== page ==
Two nights later, we’re at Saba Rock for a late dinner and night of entertaining guests. At around 12am (already 3 hours past my bedtime), we head back to Virgin Gorda/home for the night in the Whaler. The docking at this time of night in Gun Creek is overcrowded to say the least, and we have to push through two other small boats to tie off our bow. I have to step from the bow of our boat onto the bow of the RIB (inflatable boat) next to us in order to reach the dock. Only the RIB is not as well-inflated as it appears, and its bow sags beneath my foot. As I’m rapidly sliding for the water, I instinctually try to grab for the dock instead. But it’s just out of reach and it’s all happening too fast, so I end up smashing my side body onto the dock as I go down into the disgusting marina sludge water. Not only am I standing up to my chest with the filth seeping into my fresh scrapes, but my feet are also stuck in 6 inches of algae muck.

My ribs throbbing, I cry pitiful toddler tears over the pain I am in, the infection that is surely imminent, and my favorite gold sandals that are effectively ruined.

The Mysterious Rat Deaths

Most island people can identify the smell of dead animal better than they’d care to admit. It is a scent you dread, not just for the stench, but more for the inevitable search for its origins. A search that is horrific no matter how it ends.

Somehow, even though we thought we had organized every nook of this new place when we moved in, a hidden bag of rat poison remained in the back shed. Those little geniuses had broken into the bag to eat themselves to their deaths, which they succumbed to in various unreachable places on our property – all except for one, who in its death throws, crawled into one of my toucan’s aviaries so that I had to watch its adorable face/repugnant tail take its last tragic, gasping breaths in front of my very eyes. And then I had to figure out how to remove it without dying myself of disgust before my toucan touched it.

dead rat cartoon

I am vehemently opposed to using rat poison. Not only is it a slow, inhumane death for the rats, but it also endangers other animals that may come into contact with the dead/dying rat. The guilt about our oversight in not removing this hidden bag of rat poison combined with the pervasive rotting stink around our house and the visual of the dying rat haunted my dreams night after night.

Other Notable Grievances (though less dramatic compared to the above)

The pool guy saw me naked; my internet speed was consistently 0.16 Mbps and then went away entirely for days; and I got a flat tire running over a rock in my own driveway.

–   –   –

Weeks like these can make even the most devoted island people start wondering what the hell they are doing here. You catch yourself in your darkest of moments, thinking of how much easier things would be if you weren’t living on a rock where Murphy’s is the Law of the Land.

I wish I could say that I handled The Island Week From Hell like some indefatigable island champ, but alas, I would be lying. Instead, I shed self-indulgent tears, shook many fists to the sky, hosted several pity parties, and increased my daily wine dosage to handle the overload.

But as with everything on island, even in the roughest of times, there is always a bright side to be found. Even if it’s just a faint glimmer, it is there and you must take the time to notice it, lest you lose your shit and move, only to regret it later.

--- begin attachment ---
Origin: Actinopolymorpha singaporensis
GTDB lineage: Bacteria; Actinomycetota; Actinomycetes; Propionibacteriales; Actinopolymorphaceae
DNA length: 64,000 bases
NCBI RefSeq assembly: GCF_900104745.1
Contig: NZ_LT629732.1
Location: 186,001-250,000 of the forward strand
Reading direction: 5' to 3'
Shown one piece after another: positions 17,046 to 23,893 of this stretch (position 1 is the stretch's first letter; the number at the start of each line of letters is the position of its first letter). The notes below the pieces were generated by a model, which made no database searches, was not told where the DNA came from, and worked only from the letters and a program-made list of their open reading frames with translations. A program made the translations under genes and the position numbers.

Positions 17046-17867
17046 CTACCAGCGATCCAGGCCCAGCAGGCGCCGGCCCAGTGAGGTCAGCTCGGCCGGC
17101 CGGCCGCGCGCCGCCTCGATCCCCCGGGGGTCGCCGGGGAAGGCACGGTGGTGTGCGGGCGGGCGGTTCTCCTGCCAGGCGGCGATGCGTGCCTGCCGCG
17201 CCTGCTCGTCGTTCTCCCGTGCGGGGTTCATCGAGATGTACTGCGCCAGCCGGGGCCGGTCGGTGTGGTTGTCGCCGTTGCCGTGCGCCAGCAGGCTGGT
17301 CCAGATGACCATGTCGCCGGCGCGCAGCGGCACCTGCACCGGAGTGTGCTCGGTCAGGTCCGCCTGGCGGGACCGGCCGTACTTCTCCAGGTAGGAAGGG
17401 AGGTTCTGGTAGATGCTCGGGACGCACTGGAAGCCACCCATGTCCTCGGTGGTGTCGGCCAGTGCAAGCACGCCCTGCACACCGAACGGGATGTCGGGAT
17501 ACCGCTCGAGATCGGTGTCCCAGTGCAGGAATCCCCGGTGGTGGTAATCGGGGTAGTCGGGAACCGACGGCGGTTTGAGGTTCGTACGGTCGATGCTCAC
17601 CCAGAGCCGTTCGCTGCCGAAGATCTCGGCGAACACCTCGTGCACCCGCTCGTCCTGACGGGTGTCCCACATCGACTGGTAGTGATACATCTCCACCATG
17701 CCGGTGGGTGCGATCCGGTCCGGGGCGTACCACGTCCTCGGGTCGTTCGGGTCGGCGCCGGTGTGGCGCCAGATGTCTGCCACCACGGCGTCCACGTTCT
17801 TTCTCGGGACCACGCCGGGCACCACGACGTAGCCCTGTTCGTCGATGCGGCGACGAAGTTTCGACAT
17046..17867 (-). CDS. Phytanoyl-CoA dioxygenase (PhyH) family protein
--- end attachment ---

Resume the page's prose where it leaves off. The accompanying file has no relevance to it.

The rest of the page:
If island living has taught me anything at all, it’s resilience. Life is life, no matter where you make it, no matter how drop dead gorgeous the view. People see my island pictures and tell me I’m living a dream life. And I am, in many ways. But in other ways, I’m still dealing with the same bullshit (sometimes more, sometimes less) that other people have to deal with too. When you live somewhere that most everyone else deems perfect and you discover it’s not actually perfect, it forces you to look inward and adjust yourself rather than wishing your surroundings would do the changing. Island life at its worst makes me a tougher person… and a more appreciative person of my “normal” when it returns.

Besides – it could be worse. All the above could have happened AND it could be snowing outside. So there’s that.

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Chrissann Nickel

About Chrissann Nickel

Chrissann’s home rock in the British Virgin Islands, against all logic, feels bigger to her than it actually is. Though after spending five years on a teensy one acre island, the current 13-mile long rock she’s residing on now IS ginormous, at least by comparison. As with everything in the Caribbean, it’s all about perspective.

Once upon a time she used to care about things like matching her purse to her pumps, but these days, she’s a card-carrying member of the Barefoot Nation. She is utterly enchanted with vinyasa yoga, especially when practiced on somewhat precarious, deliciously Instagram-able surfaces (she's @WomanOnARock) such as paddleboards, boats, cliffs, or even the occasional willing friend’s body. She vehemently believes that toucans are the best animals ever (period.) and there is no convincing her otherwise (though imperious roadside goats come in as a close second).

As the Editor in Chief of this site, she spends a lot of her time working from home all by her lonesome writing, editing, and cultivating content designed to make her fellow islanders laugh. Besides her writerly pursuits, she moonlights as a yoga instructor, and attributes at least a smidge of her insanity to the amount of time she spends talking to drunk people. If you’re somehow still reading this and feel inclined to find out more about this “Chrissann” of which we speak, you can also take a gander at her eponymous personal website,

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41 thoughts on “Island Living is Not for the Weak-Hearted

  1. Love the rusty machete. I also hate cocroachs and skeeters, along with termite crap raining down on me while sleeping. My new home in Canada has none of these, thankfully. After 60 years on a rock l decided to take a break.

  2. I have been obsessing over your blog while I plan for life on a rock. During my planning phase I have been reading some message boards about living on islands that are sometimes less than positive. I love the way this blog presents some of the more challenging aspects of island living in a positive light.